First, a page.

"Religion is a hypothesis about the world: the hypothesis that things are the way they are, at least in part, because of supernatural entities or forces acting on the natural world. And there's no good reason to treat it any differently from any other hypothesis. Which includes pointing out its flaws and inconsistencies, asking its adherents to back it up with solid evidence, making jokes about it when it's just being silly, offering arguments and evidence for our own competing hypotheses...and trying to persuade people out of it if we think it's mistaken. It's persuasion. It's the marketplace of ideas. Why should religion get a free ride"

Greta Christina

Monday, 30 July 2012

The DofE responds on creationist academy

In this post on the approval of more faith based free schools I said
"The groups applying for Free School status are noticeably more evangelical in nature and are unlikely to confine their religious content to the appropriate places in the syllabus. This is especially true in the case of the proposed Exemplar Academy, a rehash of a bid originally made by the Everyday Champions Church that was, quite correctly, rejected by the DoE. So, why Michael Gove should think that a change of name and the removal of the explicit link with the chuch should have actually changed this group’s creationist agenda is beyond my comprehension"
Well it was obviously beyond the comprehension of the BHA too as they launched a letter writing campaign to Michael Gove, in which I happily participated.
Here is the reply received from his office (emphasis mine):
Thank you for your correspondence, addressed to the Secretary of State, expressing disagreement with his decision to support the Exemplar New Business Academy Free School project with its links to the Everyday Champions Church. I hope you will appreciate the Secretary of State for Education receives a vast amount of correspondence and is unable to reply to each one personally. It is for this reason I have been asked to reply.No Free School is allowed to teach creationism. The Free School application guidance published by the Department now specifically says creationism, intelligent design and similar ideas cannot be taught as valid scientific theories.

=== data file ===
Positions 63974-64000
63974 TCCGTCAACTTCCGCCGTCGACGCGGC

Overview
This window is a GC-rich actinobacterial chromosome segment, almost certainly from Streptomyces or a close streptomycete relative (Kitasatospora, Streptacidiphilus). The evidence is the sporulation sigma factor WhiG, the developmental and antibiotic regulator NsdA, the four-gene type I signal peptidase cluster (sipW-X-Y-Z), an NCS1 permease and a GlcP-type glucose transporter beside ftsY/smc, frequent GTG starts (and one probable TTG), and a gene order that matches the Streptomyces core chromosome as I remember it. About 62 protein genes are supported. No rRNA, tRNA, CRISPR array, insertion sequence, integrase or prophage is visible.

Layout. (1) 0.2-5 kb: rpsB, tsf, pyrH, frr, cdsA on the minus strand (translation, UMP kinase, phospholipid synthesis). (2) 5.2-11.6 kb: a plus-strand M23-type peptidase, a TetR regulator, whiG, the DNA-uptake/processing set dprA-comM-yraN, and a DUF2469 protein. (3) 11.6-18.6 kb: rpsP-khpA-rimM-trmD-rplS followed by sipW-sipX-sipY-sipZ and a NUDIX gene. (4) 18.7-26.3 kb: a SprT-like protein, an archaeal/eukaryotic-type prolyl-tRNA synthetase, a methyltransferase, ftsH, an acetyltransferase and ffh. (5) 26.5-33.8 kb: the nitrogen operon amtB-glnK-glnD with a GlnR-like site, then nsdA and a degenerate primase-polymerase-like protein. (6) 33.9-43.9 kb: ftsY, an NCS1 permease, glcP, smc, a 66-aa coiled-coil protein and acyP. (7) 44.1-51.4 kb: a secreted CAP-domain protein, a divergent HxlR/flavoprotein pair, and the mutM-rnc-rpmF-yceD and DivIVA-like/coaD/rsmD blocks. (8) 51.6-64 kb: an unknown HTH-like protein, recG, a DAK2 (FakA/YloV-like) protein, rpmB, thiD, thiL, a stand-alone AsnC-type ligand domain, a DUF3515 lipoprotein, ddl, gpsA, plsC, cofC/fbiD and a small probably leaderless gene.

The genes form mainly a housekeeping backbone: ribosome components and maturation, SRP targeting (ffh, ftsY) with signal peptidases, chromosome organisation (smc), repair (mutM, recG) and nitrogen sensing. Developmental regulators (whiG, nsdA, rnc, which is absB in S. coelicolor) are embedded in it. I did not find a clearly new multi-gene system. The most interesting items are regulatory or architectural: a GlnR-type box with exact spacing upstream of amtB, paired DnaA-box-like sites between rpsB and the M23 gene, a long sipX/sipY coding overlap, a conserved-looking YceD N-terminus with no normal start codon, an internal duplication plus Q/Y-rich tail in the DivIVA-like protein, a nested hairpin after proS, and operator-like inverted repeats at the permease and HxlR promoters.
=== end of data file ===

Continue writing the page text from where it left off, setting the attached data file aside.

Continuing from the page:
Furthermore, the funding agreements for all Free Schools state that divine creation should not be taught as an 'evidence-based view or theory' (a scientific theory) in any lesson: so if a school did do this they would be putting their funding at risk. We are confident that the Free School project you mention will follow the rules, having explored these questions robustly with them at interview.
Prior to entering into a funding agreement, the Academy Trust is required to carry out a consultation about their plans to open a Free School. Consultations can be run in a number of ways including surveys, the launch of a simple website, meetings of key individuals and open public meetings. Academy Trusts also need to demonstrate that they have considered the views of their stakeholders. Most do this by publishing a report setting out the key findings of their consultation.
Every application approved has had to demonstrate that the new school will provide a broad and balanced curriculum. Free Schools are subject to Ofsted inspections in the same way as all other state schools, and the government has powers to intervene in a school where there is significant cause for concern.
Please be assured that the Department will be working with the project mentioned over the coming months to ensure that the assurances they have provided us with are honoured.
The rhetoric is encouraging (it is at least a relief to know that the Department of Education understand what a scientific theory is) but they are being very na├»ve if they think the Exemplar Academy won’t make it very clear to students what they are expected to believe about the theory of evolution. It is very easy to discuss evolution in a biology class in a “this is what scientists think happened” sort of way and even turn out children who correctly answer questions like “What is the scientific explanation for the diversity of life?” But it is equally easy to have the topic discussed in R.E or during assembly in definitive biblical terms, without claiming divine creation to be an evidenced theory.
What Michael Gove and the DofE need to realise is that fundamentalist Christians are intrinsically dishonest; they may well keep to the letter of the law, but they will not honour its spirit. He is expecting this academy’s staff to teach scientific theories, with which they profoundly disagree, in an independent minded and dispassionate way: Not - a - chance.

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